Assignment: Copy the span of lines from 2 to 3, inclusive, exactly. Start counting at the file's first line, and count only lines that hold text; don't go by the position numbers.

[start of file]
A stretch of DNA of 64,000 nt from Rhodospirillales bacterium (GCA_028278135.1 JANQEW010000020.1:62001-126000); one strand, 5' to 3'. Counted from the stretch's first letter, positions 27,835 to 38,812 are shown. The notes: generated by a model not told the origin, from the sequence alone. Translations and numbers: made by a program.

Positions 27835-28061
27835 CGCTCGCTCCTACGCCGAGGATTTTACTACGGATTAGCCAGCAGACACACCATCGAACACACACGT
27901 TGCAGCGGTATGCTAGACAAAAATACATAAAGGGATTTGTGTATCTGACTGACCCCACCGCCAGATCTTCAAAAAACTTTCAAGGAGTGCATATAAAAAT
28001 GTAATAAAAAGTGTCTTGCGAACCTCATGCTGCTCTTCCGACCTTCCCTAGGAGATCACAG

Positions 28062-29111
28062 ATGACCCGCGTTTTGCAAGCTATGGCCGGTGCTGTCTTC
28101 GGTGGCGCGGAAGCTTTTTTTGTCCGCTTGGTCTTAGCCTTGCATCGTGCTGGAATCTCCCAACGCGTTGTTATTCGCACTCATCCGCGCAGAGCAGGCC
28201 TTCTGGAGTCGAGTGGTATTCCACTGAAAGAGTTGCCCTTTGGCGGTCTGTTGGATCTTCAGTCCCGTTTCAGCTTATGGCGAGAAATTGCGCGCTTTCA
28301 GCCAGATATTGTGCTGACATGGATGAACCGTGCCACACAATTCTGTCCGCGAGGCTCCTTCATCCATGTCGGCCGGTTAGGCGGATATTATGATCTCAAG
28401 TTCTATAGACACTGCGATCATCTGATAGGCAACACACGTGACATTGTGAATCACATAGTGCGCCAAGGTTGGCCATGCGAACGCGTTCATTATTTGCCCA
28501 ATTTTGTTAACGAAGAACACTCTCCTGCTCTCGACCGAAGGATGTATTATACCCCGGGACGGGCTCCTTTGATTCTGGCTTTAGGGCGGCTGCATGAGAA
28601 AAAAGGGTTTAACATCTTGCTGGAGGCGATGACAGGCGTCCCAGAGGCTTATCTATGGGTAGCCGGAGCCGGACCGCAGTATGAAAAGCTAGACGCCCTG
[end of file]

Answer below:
Positions 27835-28061
27835 CGCTCGCTCCTACGCCGAGGATTTTACTACGGATTAGCCAGCAGACACACCATCGAACACACACGT